Mr. Rove appeared to stifle a grin when asked whether he was "indebted" to Mayor Gavin Newsom of San Francisco, who opened his City Hall to gay marriages until he was blocked by a court, and to the Supreme Judicial Court of Massachusetts, for ruling that gay couples have a right to marriage.Well, let's inspect the inscrutable face of the evil genius Rove for expressions that might have been about to happen. That's reportable news, isn't it? At least the Times buried this story on page A18.
The effort to portray the election as some devious Rovian plot is rather desperate and pathetic (and unlikely to do much good in equipping the Democrats to compete more effectively next time), but let me nevertheless copy this chunk of transcript from Rove's appearance last Sunday on "Meet the Press" to show what Rove actually says when asked to analyze that exit poll where "moral values" was the most-cited influence on voters:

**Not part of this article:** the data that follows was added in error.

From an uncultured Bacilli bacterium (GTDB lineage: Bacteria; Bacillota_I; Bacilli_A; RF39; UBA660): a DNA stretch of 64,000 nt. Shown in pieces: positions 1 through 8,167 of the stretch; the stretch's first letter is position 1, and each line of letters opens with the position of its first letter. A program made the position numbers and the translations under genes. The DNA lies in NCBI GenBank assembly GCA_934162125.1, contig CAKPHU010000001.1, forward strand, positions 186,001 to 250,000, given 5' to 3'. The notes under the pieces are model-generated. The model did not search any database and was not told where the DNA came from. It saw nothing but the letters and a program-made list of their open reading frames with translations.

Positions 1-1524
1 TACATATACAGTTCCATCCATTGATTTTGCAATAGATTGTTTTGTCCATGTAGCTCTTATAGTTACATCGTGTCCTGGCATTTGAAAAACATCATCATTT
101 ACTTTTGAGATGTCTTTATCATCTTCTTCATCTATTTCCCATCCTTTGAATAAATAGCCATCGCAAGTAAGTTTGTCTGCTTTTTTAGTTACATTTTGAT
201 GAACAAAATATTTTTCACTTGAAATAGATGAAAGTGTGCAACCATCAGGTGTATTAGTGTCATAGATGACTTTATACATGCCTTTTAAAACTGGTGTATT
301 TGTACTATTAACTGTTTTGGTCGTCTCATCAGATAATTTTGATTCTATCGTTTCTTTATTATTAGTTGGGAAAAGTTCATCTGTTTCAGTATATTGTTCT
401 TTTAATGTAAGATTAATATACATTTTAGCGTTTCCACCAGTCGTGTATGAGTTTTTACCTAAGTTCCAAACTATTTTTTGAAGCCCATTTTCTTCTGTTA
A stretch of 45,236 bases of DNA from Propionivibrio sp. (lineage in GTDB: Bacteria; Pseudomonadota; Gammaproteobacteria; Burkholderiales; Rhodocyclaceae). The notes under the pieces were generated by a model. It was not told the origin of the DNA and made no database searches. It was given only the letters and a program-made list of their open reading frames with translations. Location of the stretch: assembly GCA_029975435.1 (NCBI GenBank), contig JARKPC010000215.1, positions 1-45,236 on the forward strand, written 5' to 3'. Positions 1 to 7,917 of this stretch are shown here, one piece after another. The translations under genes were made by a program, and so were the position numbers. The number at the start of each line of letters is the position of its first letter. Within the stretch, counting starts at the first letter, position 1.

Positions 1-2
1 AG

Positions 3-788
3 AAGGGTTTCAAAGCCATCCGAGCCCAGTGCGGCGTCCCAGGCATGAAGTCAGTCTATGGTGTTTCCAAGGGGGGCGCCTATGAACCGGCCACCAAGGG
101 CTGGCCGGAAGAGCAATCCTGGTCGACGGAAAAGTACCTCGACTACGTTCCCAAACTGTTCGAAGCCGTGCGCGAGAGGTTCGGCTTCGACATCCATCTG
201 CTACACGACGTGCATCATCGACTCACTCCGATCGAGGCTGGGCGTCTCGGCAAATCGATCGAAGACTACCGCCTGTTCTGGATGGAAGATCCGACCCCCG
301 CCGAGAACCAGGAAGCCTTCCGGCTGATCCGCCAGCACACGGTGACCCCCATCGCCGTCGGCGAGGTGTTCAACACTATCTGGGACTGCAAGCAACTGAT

I do have a little bit of a different view of those numbers. First of all, if you take Iraq and terrorism and aggregate them, which I think are sort of different sides of the same coin, 34 percent of the electorate we're concerned with, if you will, the security issue. If you take taxes and the economy and aggregate them, they're 25 percent of the electorate and then moral values is third. That's not to denigrate the importance of moral values which have traditionally been about 16 percent of the electorate have been concerned with that as their number one issue in past races. What essentially happened in this race was people became concerned about three issues--first, the war, then the economy, jobs and taxes, and, third, moral values. And then everything else dropped off of the plate. And security grew the most in comparison to past races but values grew second, the second most amount.